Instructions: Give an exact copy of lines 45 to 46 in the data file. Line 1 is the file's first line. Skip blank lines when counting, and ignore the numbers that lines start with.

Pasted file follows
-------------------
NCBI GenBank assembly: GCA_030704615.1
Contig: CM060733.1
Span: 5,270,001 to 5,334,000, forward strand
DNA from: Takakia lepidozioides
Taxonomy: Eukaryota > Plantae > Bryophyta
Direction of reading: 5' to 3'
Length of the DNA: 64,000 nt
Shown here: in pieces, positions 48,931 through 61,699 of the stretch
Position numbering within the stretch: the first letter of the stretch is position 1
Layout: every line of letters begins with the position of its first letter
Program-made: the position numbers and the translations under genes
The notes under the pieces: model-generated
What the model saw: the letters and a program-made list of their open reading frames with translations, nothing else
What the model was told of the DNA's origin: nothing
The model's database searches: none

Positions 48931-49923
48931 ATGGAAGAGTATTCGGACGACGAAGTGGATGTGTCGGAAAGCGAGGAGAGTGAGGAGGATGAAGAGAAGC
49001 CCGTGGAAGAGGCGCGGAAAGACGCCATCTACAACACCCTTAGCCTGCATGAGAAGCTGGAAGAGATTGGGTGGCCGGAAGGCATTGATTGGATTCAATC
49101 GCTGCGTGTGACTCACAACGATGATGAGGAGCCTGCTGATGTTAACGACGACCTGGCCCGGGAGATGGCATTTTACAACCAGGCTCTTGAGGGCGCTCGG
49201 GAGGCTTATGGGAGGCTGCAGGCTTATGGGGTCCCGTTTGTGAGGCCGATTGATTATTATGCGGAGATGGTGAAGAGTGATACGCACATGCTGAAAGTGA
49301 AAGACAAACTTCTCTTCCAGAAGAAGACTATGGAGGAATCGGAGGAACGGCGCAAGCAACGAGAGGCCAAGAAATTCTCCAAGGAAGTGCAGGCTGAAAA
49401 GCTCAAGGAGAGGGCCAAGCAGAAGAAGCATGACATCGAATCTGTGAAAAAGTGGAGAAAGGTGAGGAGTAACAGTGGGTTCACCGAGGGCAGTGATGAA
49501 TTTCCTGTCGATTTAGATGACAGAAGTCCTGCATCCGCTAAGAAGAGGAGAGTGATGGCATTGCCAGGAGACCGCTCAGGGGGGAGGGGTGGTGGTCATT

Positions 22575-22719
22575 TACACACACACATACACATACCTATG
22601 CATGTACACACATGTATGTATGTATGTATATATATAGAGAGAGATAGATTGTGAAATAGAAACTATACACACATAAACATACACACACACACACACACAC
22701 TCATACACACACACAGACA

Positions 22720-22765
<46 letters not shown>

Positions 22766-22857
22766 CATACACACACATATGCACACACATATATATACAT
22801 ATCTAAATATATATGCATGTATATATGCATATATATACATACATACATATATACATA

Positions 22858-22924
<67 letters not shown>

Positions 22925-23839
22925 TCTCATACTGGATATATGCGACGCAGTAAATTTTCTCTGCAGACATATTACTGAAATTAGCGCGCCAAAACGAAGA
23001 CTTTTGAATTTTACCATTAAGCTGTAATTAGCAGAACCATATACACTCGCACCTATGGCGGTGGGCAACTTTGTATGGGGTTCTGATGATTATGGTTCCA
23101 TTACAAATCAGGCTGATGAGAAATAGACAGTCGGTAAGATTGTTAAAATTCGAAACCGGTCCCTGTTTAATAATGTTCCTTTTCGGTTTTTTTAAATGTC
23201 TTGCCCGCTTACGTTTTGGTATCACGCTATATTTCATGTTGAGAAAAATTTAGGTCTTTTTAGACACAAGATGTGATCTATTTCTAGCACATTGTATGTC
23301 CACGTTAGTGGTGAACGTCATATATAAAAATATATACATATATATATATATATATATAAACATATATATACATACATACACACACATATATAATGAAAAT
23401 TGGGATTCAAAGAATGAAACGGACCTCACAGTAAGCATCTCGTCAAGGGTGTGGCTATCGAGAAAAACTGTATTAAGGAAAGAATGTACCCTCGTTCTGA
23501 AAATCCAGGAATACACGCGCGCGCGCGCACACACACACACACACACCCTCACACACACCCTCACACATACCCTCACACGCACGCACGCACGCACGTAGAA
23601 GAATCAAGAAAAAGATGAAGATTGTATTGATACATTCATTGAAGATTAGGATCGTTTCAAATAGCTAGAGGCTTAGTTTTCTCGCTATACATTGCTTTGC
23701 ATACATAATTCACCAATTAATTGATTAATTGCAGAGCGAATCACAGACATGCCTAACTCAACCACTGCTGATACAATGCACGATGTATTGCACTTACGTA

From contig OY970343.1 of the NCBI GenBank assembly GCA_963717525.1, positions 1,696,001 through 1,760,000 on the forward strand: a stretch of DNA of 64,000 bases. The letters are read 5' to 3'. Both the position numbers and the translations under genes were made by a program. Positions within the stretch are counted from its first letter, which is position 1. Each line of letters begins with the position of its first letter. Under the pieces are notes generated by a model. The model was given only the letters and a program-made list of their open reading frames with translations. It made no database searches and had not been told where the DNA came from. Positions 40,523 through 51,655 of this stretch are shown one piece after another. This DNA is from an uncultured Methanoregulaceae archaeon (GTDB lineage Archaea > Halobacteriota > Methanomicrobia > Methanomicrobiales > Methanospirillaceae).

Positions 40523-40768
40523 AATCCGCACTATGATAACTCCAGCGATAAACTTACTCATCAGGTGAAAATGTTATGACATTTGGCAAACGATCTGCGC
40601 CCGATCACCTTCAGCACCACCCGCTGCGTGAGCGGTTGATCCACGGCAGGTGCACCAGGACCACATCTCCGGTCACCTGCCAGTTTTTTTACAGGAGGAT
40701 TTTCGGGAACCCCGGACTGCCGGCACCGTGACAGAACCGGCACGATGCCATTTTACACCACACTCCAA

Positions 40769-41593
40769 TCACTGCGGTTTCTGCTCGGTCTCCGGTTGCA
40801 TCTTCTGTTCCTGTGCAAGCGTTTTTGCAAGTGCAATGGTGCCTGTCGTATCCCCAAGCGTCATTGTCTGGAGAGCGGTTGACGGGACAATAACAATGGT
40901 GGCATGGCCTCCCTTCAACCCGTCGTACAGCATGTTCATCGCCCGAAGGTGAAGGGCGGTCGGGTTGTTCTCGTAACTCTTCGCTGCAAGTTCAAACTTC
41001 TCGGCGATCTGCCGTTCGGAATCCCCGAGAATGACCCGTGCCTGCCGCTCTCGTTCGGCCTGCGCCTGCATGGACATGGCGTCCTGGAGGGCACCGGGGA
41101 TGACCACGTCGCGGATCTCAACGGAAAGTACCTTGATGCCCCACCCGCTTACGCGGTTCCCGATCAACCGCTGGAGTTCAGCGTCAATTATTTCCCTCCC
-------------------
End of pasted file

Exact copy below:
From contig OY970343.1 of the NCBI GenBank assembly GCA_963717525.1, positions 1,696,001 through 1,760,000 on the forward strand: a stretch of DNA of 64,000 bases. The letters are read 5' to 3'. Both the position numbers and the translations under genes were made by a program. Positions within the stretch are counted from its first letter, which is position 1. Each line of letters begins with the position of its first letter. Under the pieces are notes generated by a model. The model was given only the letters and a program-made list of their open reading frames with translations. It made no database searches and had not been told where the DNA came from. Positions 40,523 through 51,655 of this stretch are shown one piece after another. This DNA is from an uncultured Methanoregulaceae archaeon (GTDB lineage Archaea > Halobacteriota > Methanomicrobia > Methanomicrobiales > Methanospirillaceae).

Positions 40523-40768